It is inevitable that when prices in any investment market make new all-time highs that talk from the so-called investment experts turns pessimistic. While it is prudent to take a good look during these times at the market metrics and valuations regarding risk, turning gloomy is not always warranted.
As market values continue to rise, we review our notes from what we have experienced over the past thirty five plus years to compare similar times for perspective. We also contact other professionals that have been around much longer and have proven track records of success and compile their views. What we have found is that there are many similarities that this cycle has with those that have preceded, but there are also numerous differences that will most likely change the investing landscape.
First, the attached graph of the fear, hope and greed cycles remains a staple of the emotional stages of market movement over time. We feel that March of 2009 represented the final point of despondency and the emotional sell decision for many investors. Since that period, the equity markets have rebounded to the current new highs, but stocks are still unloved by most and more money continues to pour into defensive bond instruments than stocks. The consensus opinions we value is that investor attitude is approaching the relief, or maybe even the optimistic stage of the cycle. The late Sir John Templeton is quoted on saying “Bull markets are born on pessimism, grown on skepticism, mature on optimism and die on euphoria”. We may have quite a long period of growth ahead if our place in this cycle is correct.
This recent run in market prices has not taken prices to being over valued by historical standards. Current earnings expectations are low and have been reduced looking forward. As we start a new earnings reporting season this month, so far that pessimism is not playing out. Earnings are holding up well with those reporting so far, and there is a good possibility for surprises to the upside. We are seeing very strong buying on days when the markets are down and this suggests that investors, including professionals, are more concerned about missing the next up leg than getting caught in a decline.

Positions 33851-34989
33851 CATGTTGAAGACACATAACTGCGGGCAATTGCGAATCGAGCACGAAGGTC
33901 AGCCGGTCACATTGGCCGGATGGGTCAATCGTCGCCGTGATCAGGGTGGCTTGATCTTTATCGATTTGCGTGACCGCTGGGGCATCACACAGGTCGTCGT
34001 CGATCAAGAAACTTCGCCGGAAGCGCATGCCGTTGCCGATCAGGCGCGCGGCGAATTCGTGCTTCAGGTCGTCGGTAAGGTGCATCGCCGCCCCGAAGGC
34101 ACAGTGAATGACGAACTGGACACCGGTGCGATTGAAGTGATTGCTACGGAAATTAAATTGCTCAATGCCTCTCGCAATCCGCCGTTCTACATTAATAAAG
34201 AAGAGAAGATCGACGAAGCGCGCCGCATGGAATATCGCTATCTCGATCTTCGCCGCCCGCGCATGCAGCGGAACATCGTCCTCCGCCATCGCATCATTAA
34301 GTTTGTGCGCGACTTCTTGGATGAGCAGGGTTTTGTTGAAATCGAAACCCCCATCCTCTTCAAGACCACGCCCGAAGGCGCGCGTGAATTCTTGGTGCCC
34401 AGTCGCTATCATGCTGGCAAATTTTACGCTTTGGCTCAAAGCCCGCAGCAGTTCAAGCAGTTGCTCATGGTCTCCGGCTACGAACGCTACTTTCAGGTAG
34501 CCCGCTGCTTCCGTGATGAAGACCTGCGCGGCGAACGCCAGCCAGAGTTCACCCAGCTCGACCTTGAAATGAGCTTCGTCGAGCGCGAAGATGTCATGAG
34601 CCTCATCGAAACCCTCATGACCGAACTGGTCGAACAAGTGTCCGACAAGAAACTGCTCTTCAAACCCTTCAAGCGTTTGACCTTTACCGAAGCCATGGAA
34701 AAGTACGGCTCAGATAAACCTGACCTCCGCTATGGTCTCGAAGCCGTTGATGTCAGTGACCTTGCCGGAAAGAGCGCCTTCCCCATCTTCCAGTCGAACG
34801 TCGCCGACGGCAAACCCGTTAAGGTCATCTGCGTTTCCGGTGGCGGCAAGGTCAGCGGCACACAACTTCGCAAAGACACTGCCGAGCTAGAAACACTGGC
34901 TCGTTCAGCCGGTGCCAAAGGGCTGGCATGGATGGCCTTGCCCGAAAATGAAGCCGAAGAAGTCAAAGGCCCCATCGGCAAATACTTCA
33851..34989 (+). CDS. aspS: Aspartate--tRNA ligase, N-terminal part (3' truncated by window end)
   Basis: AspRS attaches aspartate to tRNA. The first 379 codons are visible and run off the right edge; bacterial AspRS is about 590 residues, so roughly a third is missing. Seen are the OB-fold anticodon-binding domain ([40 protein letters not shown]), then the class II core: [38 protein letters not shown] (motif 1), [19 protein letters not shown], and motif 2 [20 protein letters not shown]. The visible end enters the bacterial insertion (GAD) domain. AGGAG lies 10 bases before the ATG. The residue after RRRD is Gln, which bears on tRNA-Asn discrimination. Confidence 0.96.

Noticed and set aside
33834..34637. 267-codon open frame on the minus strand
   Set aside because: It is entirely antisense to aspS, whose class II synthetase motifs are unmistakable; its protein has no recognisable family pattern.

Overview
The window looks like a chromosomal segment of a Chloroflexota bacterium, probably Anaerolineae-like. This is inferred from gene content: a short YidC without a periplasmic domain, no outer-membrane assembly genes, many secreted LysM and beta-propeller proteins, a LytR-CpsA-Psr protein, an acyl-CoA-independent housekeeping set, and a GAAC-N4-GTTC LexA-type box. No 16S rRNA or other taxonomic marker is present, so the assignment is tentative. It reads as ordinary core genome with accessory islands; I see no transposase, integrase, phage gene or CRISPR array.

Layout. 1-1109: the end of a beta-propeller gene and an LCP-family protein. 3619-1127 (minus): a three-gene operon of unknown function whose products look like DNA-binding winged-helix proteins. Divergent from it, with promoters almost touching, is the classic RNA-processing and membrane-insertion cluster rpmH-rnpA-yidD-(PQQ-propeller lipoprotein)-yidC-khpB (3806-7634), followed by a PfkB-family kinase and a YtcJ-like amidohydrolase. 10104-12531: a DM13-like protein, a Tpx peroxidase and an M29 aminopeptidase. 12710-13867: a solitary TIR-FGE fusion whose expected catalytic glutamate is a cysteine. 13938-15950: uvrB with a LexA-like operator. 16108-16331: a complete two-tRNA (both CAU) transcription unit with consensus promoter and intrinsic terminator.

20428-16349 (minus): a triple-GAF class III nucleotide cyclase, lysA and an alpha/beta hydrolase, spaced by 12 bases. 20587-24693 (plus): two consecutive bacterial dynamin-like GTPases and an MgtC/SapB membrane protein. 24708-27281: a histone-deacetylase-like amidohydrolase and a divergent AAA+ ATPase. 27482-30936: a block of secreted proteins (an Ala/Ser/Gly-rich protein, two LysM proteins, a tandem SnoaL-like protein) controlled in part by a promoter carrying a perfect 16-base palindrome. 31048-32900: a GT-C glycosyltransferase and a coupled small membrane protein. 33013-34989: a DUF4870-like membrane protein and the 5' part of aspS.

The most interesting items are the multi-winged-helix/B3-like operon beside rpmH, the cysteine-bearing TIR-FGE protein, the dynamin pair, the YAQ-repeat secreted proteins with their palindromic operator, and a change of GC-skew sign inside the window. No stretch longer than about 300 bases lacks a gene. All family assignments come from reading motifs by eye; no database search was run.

Some statistical information on how the investment landscape has changed is also helpful in our analysis. There has been a noticeable reduction in the number of public companies traded on the exchanges over the past 15 years. In 1997, there were 8,823 public companies versus 5,091 in 2011. Between 1980 and 2000, the average number of IPO’s (initial public offerings of new companies) was 311 per year. From 2001 thru 2011, the average was 102. The cost of regulatory burdens of being a public company has caused many to go back to being a privately run business. American Greetings is a local example that has just been taken back private by the family. Public companies are also buying back their own stock in record amounts recently which takes huge amounts of shares out of the markets. If the investment attitude about stocks changes positively, imagine what will happen to prices as a large amount of cash chases fewer available companies.
As a conclusion of the research, history suggests that a decisive run to new all-time highs is more likely a sign for more gains to come rather than a trigger event preceding a massive decline.
As one of our esteemed asset managers has opined: The negative factors are clear to the average investor, and from them, he draws negative conclusions. But the person who applies logic and insight rather than superficial views and emotion, sees something very different.